For the past 35 years, National Coming Out Day has often been a catalyst, reminding employers of the value of LGBTQ+ inclusivity in the workplace. But for its founders, coming out was a political act.

On October 11, 1987, more than 200,000 LGBTQ+ people and allies marched past the White House to protest the Reagan administration’s failure to acknowledge the HIV/AIDS crisis, which was then at its peak. One year later, psychologist Richard Eichberg and activist Jean O’Leary established the annual observance, which they felt would continue the fight against mass erasure on the part of the U.S. government by making visible the communities affected by a virus that has today claimed over 40 million lives (Eichberg himself died from complications of AIDS in 1995).

But as National Coming Out Day marks its 35th year, many members of the LGBTQ+ community still do not have the opportunity to participate in that ongoing political project. A 2020 report found that 40% of U.S. LGBTQ+ employees are closeted at work — 26% of them wished they could be out — and 75% have reported experiencing negative day-to-day workplace interactions related to their LGBTQ+ identity in the past year.

For employers who embrace diversity and inclusion, that should mean not only recognizing LGBTQ+ workers who have the ability to come out, but also focusing on creating safer spaces for those who don’t. Even in 2022, coming out is still an important goal for the LGBTQ+ movement because, as trailblazing politician Harvey Milk once argued, the very physical presence of queer and transgender people helps debunk harmful myths and misconceptions about their identities. However, despite those tangible benefits to the group, the personal costs of coming out can be prohibitively high. The work of National Coming Out Day aims to ensure that everyone who is LGBTQ+ has access to resources that allow them to be themselves in all areas of their lives, including their jobs.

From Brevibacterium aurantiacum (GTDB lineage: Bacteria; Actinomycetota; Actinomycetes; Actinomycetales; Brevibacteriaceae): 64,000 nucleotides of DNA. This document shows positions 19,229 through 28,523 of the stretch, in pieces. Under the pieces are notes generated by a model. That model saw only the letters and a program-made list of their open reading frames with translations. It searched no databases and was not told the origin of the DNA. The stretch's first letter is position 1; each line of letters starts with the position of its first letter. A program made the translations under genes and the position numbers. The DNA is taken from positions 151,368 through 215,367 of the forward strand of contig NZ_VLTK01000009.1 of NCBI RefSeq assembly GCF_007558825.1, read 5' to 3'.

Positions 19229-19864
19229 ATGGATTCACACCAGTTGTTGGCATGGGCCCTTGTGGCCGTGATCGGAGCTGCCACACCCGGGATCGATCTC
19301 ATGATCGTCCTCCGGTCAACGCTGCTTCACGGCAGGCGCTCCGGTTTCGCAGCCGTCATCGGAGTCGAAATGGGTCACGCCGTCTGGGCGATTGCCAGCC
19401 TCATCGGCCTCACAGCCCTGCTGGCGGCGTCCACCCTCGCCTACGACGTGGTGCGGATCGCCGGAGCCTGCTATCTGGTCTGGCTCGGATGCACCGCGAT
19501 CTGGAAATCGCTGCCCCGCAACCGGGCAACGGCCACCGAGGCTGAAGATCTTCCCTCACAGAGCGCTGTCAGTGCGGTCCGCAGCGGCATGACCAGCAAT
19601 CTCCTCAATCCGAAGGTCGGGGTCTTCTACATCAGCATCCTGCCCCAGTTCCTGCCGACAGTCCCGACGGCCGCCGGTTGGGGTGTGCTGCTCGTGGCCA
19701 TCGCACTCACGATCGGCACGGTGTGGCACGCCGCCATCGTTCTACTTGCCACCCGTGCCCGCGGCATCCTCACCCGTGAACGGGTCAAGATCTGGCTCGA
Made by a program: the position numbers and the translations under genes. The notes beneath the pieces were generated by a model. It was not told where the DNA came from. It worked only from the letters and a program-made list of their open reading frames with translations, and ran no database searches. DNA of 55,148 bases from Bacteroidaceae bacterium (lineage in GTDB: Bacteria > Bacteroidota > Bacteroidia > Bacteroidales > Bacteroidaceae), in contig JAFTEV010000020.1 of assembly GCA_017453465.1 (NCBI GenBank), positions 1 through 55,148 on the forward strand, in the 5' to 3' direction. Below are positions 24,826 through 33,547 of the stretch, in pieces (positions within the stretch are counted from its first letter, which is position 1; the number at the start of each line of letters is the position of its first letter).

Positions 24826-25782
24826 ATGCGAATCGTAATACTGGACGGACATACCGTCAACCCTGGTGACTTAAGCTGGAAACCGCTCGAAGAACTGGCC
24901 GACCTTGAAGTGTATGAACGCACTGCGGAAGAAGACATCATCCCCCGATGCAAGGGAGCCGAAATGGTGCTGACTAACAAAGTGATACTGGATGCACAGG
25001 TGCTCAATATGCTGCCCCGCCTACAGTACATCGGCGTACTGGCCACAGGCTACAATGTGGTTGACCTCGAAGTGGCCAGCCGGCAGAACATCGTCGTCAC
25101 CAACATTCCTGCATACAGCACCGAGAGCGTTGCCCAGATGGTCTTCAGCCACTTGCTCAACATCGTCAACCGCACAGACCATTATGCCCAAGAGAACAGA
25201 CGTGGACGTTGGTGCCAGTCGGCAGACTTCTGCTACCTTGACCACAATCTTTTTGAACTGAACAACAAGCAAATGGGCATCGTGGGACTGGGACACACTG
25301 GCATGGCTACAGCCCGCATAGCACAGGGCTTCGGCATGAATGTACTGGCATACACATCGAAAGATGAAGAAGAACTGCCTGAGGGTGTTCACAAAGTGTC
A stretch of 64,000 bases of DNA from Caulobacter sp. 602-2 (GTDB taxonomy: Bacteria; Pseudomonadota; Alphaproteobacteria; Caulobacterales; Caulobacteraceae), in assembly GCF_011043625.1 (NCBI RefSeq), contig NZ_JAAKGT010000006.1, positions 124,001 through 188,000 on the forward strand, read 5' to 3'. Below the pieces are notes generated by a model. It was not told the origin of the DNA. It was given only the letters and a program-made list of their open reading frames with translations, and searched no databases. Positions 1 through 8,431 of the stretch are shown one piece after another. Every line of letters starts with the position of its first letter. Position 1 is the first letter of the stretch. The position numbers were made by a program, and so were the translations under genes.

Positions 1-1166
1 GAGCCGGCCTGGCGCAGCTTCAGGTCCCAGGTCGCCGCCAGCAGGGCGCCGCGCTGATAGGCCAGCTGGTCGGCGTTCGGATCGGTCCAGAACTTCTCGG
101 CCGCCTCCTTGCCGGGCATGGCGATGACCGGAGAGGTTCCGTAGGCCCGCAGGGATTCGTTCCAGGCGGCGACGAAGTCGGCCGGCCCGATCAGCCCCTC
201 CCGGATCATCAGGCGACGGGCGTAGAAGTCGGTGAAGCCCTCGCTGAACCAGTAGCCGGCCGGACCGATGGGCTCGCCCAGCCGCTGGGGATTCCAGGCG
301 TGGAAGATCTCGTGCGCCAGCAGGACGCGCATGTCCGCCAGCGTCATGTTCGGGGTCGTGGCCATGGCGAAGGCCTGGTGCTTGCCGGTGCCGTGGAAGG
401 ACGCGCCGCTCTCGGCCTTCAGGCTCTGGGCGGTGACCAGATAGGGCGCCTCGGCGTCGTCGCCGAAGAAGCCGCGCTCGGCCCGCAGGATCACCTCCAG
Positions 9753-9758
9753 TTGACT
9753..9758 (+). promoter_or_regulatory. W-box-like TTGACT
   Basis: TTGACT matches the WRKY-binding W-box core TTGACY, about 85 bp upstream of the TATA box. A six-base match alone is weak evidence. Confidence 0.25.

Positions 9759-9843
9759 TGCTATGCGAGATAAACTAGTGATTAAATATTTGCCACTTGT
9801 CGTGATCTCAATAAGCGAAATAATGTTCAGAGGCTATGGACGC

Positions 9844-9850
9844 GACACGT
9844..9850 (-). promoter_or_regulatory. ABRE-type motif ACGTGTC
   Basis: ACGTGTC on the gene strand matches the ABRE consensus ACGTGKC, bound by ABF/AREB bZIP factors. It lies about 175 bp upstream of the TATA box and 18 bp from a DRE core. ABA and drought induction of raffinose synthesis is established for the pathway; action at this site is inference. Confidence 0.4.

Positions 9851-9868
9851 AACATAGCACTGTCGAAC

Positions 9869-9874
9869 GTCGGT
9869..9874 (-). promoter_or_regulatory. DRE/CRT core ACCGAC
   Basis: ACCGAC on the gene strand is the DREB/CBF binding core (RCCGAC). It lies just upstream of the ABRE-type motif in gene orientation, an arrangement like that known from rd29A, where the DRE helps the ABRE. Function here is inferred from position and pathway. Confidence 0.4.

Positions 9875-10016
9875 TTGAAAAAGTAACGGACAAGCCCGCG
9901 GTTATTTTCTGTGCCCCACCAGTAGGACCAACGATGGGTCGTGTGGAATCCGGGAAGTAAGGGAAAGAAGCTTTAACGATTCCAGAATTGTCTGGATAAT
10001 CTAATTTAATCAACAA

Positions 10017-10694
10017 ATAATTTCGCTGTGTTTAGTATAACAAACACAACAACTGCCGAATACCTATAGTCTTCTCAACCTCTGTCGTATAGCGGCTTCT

Image shows two fashionably dressed people, one with blue hair and glasses and the other with locs, standing next to each other outside of work and looking at an iPad together.

Although studies have generally illustrated the positive effects of coming out on the overall health of LGBTQ+ people, that is not true in all cases. While a 2011 study in the Social Psychology and Personality Science journal found that queer and transgender individuals who are out in their communities had lower levels of stress hormones than participants who were closeted, researchers noted possible limits to the impact of coming out. “Coming out might only be beneficial for health when there are tolerant social policies that facilitate the disclosure process,” lead author Robert-Paul Juster said in a statement. The study did not explore those implications, but Juster’s disclaimer indicates that there may be situations in which coming out could prove disadvantageous or even dangerous, whether due to a lack of legal protections or prevailing cultural norms.

Despite the Supreme Court’s 2020 ruling that federal civil rights law protects LGBTQ+ individuals, they remain extremely vulnerable to mistreatment in the workplace — particularly transgender people. A 2021 McKinsey study found that half of transgender people are uncomfortable with being out to co-workers, largely due to fears of retaliation. In a 2015 survey from the National Center for Transgender Equality, 27% of respondents had been denied employment, terminated from their position or refused a promotion within the past year because of their identity. Even more troubling, 15% said that they had been verbally assaulted or physically attacked at work for being transgender.